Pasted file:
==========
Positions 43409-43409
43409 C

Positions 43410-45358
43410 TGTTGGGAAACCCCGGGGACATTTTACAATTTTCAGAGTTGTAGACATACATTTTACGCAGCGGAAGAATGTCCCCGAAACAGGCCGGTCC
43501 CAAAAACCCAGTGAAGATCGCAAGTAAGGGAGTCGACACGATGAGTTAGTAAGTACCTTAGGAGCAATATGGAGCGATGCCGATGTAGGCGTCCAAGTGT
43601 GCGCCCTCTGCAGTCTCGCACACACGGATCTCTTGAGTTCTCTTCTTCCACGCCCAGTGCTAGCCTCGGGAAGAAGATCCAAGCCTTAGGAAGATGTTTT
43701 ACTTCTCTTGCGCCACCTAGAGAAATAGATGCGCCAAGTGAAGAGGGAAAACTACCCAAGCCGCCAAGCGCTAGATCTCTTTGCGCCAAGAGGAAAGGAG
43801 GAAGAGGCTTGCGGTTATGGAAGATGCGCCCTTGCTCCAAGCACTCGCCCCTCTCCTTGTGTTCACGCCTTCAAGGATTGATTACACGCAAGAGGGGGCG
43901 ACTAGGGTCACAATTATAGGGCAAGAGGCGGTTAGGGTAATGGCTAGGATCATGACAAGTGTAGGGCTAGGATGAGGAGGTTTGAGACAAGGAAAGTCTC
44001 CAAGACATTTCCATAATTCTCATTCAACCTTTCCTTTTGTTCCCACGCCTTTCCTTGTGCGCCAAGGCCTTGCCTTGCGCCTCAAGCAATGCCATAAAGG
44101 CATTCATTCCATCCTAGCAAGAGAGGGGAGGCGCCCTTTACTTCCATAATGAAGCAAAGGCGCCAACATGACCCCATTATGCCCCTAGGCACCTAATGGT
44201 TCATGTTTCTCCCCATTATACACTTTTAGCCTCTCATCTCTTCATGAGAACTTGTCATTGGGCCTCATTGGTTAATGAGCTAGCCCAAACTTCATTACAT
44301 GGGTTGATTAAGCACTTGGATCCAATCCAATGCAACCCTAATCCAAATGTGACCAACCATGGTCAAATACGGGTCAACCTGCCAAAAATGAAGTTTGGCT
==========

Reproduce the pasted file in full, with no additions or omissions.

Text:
Positions 43409-43409
43409 C

Positions 43410-45358
43410 TGTTGGGAAACCCCGGGGACATTTTACAATTTTCAGAGTTGTAGACATACATTTTACGCAGCGGAAGAATGTCCCCGAAACAGGCCGGTCC
43501 CAAAAACCCAGTGAAGATCGCAAGTAAGGGAGTCGACACGATGAGTTAGTAAGTACCTTAGGAGCAATATGGAGCGATGCCGATGTAGGCGTCCAAGTGT
43601 GCGCCCTCTGCAGTCTCGCACACACGGATCTCTTGAGTTCTCTTCTTCCACGCCCAGTGCTAGCCTCGGGAAGAAGATCCAAGCCTTAGGAAGATGTTTT
43701 ACTTCTCTTGCGCCACCTAGAGAAATAGATGCGCCAAGTGAAGAGGGAAAACTACCCAAGCCGCCAAGCGCTAGATCTCTTTGCGCCAAGAGGAAAGGAG
43801 GAAGAGGCTTGCGGTTATGGAAGATGCGCCCTTGCTCCAAGCACTCGCCCCTCTCCTTGTGTTCACGCCTTCAAGGATTGATTACACGCAAGAGGGGGCG
43901 ACTAGGGTCACAATTATAGGGCAAGAGGCGGTTAGGGTAATGGCTAGGATCATGACAAGTGTAGGGCTAGGATGAGGAGGTTTGAGACAAGGAAAGTCTC
44001 CAAGACATTTCCATAATTCTCATTCAACCTTTCCTTTTGTTCCCACGCCTTTCCTTGTGCGCCAAGGCCTTGCCTTGCGCCTCAAGCAATGCCATAAAGG
44101 CATTCATTCCATCCTAGCAAGAGAGGGGAGGCGCCCTTTACTTCCATAATGAAGCAAAGGCGCCAACATGACCCCATTATGCCCCTAGGCACCTAATGGT
44201 TCATGTTTCTCCCCATTATACACTTTTAGCCTCTCATCTCTTCATGAGAACTTGTCATTGGGCCTCATTGGTTAATGAGCTAGCCCAAACTTCATTACAT
44301 GGGTTGATTAAGCACTTGGATCCAATCCAATGCAACCCTAATCCAAATGTGACCAACCATGGTCAAATACGGGTCAACCTGCCAAAAATGAAGTTTGGCT